Speaking on California’s Power 106 FM last week, 50 Cent boldly stated that he is the missing ingredient in the Mayweather vs Pacquiao negotiations. The rapper, actor, businessman, and former drug dealer has gotten into the boxing business as the head of the new promotional company TMT, an acronym standing for the firm’s predictable moniker, ‘The Money Team.’ In league with him is, of course, Floyd Money Mayweather, the sport’s most bankable star and now a fellow veteran of the American correctional system. While some might scoff at 50’s foray into boxing, he’s been phenomenally successful in business, and his involvement in the sport might imbue it with new, much needed moxie. There is, moreover, an even larger question: is the Gorilla Unit chief boxing’s new silverback?
Consider the fighters that TMT has already signed: in addition to Floyd (which is like starting a jewellery collection with the Hope Diamond as one’s first piece), there is the exciting Cuban Yuriorkis Gamboa, Zab Judah, the recently suspended Andre Berto, and Celestino Caballero. This is a strong start, certainly, and many of these fighters—particularly Judah and Mayweather—have the urban caché one would expect 50 to seize on as a main element of the Money Team image. Not afraid to court, or even blatantly manufacture controversy, 50 even lambasted Oscar de la Hoya over Twitter the other week, bragging about his control over Floyd’s career and how it will ascend under his new approach.
Despite what one might think about 50 Cent as an artist (he’s a serviceable rapper but a robotic actor), his business acumen—most crystallized through his involvement with the success of Vitamin Water—is undeniable. He simply understands the power of branding: while not a skilled technical rapper, he smartly positioned himself as the sort of hardened gangster that early-aughts hip hop fans craved. Realizing that his popularity wouldn’t be a function of his lyricism, 50 effectively synthesized club-friendly rap anthems with a playful menace, and it will be compelling to see whether he can identify, and then employ, a similarly potent approach to promoting boxing. In a rare moment of restrained lucidity, ESPN’s Stephen A. Smith recently praised 50’s logical approach to getting business deals done. His point was that if there was anyone capable of getting Floyd to reconsider his ill-conceived pledge to never accept a 50-50 split with Pacquiao, it would be Money’s close friend and streetwise confidant.
Part of the intrigue of this new situation is the question of where Al Haymon now fits into things. Considered the most powerful man in the sport by some, the mysterious overseer, who goes by the official title of ‘advisor’ to various fighters in order to circumvent the Muhammad Ali Rule that stipulates one cannot be both a manager and a promoter, Haymon might chafe at the idea that Floyd will begin to make decisions in accordance with 50 Cent’s wishes. This, admittedly, is complete conjecture, for I have no idea as to what sort of relationship Haymon and 50 have, as Haymon rarely speaks publicly, and never does so in a context that might compromise his position.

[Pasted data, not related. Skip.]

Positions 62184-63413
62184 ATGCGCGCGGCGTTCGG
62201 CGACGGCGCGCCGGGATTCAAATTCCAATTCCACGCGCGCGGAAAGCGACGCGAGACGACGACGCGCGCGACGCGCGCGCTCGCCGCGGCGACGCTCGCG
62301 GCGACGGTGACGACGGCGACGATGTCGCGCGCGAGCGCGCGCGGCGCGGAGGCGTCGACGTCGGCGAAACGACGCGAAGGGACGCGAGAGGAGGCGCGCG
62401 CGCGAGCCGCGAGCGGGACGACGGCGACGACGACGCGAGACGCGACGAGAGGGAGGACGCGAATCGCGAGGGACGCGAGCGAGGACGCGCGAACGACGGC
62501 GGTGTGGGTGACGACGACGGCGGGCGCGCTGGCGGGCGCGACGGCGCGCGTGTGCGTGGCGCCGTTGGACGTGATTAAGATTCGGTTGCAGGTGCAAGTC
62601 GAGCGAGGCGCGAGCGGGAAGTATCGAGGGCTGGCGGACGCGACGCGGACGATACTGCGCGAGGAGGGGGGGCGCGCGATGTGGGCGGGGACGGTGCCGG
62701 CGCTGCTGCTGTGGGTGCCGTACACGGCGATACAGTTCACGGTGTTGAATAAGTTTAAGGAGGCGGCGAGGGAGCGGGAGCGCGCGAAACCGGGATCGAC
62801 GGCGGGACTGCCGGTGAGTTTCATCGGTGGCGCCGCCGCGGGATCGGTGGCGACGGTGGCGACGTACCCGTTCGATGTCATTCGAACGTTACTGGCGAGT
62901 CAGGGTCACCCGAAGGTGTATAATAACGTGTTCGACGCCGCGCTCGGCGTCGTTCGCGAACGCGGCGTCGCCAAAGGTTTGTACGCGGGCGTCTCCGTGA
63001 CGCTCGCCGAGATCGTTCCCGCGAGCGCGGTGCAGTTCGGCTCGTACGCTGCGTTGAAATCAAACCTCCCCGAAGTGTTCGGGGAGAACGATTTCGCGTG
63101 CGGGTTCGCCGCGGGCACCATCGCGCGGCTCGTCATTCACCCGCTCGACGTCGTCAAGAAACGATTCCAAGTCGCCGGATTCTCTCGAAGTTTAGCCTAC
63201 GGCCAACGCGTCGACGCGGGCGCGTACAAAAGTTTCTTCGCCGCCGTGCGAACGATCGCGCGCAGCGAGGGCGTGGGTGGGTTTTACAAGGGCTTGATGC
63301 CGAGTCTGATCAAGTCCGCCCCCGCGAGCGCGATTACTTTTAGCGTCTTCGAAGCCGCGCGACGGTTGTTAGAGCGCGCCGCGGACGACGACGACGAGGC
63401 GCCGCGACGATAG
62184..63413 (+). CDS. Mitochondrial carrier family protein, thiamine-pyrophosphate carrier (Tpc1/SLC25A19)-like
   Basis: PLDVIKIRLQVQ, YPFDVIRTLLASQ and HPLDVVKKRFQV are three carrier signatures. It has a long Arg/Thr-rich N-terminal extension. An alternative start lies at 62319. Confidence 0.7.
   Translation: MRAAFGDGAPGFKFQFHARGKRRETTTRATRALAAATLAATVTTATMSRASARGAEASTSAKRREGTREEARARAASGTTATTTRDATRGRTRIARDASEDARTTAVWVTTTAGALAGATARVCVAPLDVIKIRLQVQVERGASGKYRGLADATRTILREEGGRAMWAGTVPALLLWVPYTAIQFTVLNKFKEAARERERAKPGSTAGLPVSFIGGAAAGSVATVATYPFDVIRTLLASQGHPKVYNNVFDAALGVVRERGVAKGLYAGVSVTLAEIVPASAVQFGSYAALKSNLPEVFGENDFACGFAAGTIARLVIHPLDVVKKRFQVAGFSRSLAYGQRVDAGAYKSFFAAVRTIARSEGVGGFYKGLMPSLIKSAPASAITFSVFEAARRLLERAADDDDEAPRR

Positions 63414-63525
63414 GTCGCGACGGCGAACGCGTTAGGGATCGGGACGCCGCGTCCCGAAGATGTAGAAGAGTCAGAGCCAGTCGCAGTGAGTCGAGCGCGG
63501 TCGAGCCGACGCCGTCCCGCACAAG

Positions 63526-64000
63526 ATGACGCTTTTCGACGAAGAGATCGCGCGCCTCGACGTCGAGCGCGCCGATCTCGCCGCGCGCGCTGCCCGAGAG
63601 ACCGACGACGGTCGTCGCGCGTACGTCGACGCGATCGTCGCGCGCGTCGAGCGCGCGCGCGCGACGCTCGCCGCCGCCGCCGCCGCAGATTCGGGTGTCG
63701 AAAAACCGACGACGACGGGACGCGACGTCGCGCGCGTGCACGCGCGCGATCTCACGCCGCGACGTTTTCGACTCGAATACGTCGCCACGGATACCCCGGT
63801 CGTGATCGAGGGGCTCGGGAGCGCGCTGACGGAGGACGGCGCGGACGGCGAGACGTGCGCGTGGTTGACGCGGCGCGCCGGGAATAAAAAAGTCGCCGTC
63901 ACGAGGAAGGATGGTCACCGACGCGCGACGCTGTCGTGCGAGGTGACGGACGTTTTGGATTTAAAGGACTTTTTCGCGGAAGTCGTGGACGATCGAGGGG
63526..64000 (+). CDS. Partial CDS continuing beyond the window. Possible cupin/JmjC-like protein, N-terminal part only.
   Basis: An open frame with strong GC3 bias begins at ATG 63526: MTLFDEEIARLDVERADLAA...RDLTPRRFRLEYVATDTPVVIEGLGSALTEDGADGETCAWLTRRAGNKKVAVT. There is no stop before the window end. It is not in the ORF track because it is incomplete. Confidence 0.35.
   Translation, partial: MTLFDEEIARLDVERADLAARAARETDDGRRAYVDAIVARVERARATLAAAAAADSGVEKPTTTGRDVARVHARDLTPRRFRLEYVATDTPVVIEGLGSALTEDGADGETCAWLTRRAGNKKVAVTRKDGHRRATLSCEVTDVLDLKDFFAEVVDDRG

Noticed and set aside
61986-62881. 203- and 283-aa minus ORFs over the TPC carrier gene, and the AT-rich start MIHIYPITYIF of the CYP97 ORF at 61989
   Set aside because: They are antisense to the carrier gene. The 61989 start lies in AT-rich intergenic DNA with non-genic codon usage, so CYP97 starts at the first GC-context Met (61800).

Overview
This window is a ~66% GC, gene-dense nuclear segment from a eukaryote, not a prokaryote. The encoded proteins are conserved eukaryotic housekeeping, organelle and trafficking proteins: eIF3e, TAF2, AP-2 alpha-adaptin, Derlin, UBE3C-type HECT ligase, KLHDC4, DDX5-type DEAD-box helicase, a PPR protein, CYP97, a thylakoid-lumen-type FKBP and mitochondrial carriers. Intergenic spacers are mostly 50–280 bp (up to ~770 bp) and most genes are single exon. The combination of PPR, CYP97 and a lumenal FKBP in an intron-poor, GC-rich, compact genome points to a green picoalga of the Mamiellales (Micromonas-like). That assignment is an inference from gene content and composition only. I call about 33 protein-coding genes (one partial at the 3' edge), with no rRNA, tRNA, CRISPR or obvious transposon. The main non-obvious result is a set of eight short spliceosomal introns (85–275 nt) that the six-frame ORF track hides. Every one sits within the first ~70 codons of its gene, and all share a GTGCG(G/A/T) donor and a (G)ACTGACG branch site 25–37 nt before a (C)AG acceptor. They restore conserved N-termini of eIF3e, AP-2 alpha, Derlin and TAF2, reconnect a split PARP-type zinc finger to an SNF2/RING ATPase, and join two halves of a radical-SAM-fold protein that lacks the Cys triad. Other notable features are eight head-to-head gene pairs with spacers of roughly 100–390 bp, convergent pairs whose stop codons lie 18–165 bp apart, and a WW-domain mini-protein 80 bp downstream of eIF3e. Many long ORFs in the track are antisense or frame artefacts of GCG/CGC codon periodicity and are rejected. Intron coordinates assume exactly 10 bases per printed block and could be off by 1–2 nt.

Al Haymon is, to put it mildly, the most interesting figure in the fight game. A Harvard graduate, he ventured successfully into the music and television businesses, and, according to the New York Times, is said to have privately bragged about how he can control boxing. Said Golden Boy CEO Richard Schaeffer: “Al Haymon is easily the smartest person I’ve ever met.” Many within the sport have taken umbrage with the favourable treatment that his fighter’s sometimes receive—particularly when they’re featured on HBO—where Haymon protégé Adrien Broner recently mocked the sport’s rules by showing up to a fight against an inferior opponent well over the 130 lb weight limit. At the present moment, Haymon appears to have the magical ability to create boxing stars, which makes him a very valuable and powerful figure in the sport.
Beyond the mystique, part of Haymon’s power resides in his facelessness. During one of his post-fight thank-a-thons, Floyd asked rhetorically “Where’s Al Haymon?” before answering his own question by saying, “Al Haymon’s a ghost.” He is a ghost of sorts—an apparition that clearly knows his greatest advantage is not to provide other people with information that can be used against him. In this sense, Haymon is like the Keyser Soze of boxing, albeit with a real identity and without the murderous streak: a cunning, reserved power broker who may, or may not, be behind it all.
50 Cent could probably learn from Haymon’s reluctance to stay in front of the camera (although, given his background and personality, this is unlikely). 50 will probably be as or more identifiable with TMT than the fighters his firm represents, and it could be problematic if his personality becomes too extroverted—a lesson he could heed from his fallen, fellow rap mogul Suge Knight. Advised by his own financial backer that he would always retain more power if he remained behind the scenes, Suge shirked this advice and made himself as big as his talent, with disastrous results; ideally, 50 will have learned from Suge’s troubles. While he shouldn’t remain invisible—he is, after all, a brand unto himself whose macho image synthesizes well with boxing — his priority, we hope, will be to focus on making the best fights, rather than receiving the most attention.